An employer need not grant a reasonable accommodation when it will impose an undue hardship on the employer’s business. Whether an undue hardship will arise should be analyzed on a fact-specific analysis of actual and real hardships, and not ones that are merely speculative or predicted. Further, and especially in the times of COVID-19, employers can consider both monetary and non-monetary burdens. These may include the cost of setting an employee up for remote work if the employer is not already equipped for such remote work, or the burden of allowing an unvaccinated worker continue to work in-office and potentially expose other employees to COVID-19 and cause a decrease in productivity and damage to the health and safety of other employees.
Employers should also note that granting one employee a religious accommodation does not mean the employer must grant every employee’s requested accommodation, nor must the employer continue to grant an accommodation indefinitely. The EEOC has particularly noted the concern regarding COVID-19’s ability to rapidly change, which also leads to rapidly changing guidelines, safety measures, and best practices.
Should employers anticipate many employees requesting such accommodations, the knowledge of multiple employees working remotely or on some other accommodation may also weigh on an employer’s analysis of whether or not the accommodations will cause an undue burden, and can play a role in either denying the exemption altogether, or denying certain accommodations.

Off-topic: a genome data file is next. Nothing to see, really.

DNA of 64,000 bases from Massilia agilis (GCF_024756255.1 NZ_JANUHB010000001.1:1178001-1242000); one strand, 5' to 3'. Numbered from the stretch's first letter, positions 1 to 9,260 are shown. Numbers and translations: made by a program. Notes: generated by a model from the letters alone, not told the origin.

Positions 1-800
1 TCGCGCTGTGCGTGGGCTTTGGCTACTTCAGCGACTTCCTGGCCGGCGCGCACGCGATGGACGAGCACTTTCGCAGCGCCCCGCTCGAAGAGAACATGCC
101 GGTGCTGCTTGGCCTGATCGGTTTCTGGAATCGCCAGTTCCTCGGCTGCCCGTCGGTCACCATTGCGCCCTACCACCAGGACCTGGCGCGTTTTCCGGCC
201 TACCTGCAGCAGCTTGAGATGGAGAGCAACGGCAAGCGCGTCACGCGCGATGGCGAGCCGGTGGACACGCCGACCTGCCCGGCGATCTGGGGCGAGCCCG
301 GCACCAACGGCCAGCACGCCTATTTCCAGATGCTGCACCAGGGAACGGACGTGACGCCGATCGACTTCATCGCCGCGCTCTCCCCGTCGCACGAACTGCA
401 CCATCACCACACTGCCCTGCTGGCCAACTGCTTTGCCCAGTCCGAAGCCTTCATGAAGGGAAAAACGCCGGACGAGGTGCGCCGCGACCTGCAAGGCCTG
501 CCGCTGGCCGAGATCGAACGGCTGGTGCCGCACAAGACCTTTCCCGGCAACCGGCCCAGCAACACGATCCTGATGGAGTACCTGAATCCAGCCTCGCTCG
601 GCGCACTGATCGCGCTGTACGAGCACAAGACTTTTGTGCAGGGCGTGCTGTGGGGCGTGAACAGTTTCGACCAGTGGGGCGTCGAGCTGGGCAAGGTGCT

As of this article, courts have not issued clear guidance on how Employers should handle their COVID-19 vaccine policies. In the lawsuits that have been filed regarding accommodations sought and rejected, Courts have rejected requests for immediate orders blocking the enforcement of vaccine policies.
With the landscape of COVID-19 still subject to changing regulations as COVID-19 and the law continue to evolve, the EEOC will continue to issue guidance to employers absent guidance from the courts. Employers should continue to follow standard practices regarding religious accommodations under Title VII. Since COVID-19 creates unique risks to employees and particular workplaces (including the practicability of social distancing available, feasibility of remote work, employee morale, etc.), employers should consider whether granting religious accommodations is appropriate using a fact intensive approach. Employers should also carefully evaluate the burden of religious accommodation on its business and other employees, and to continue to do so as the pandemic shifts phases and court decisions and regulations evolve.
Dykema will continue to monitor ongoing case law and EEOC recommended practices and guidelines as they evolve. Please contact the author of this article or a member of Dykema’s Labor and Employment team with any questions about the foregoing.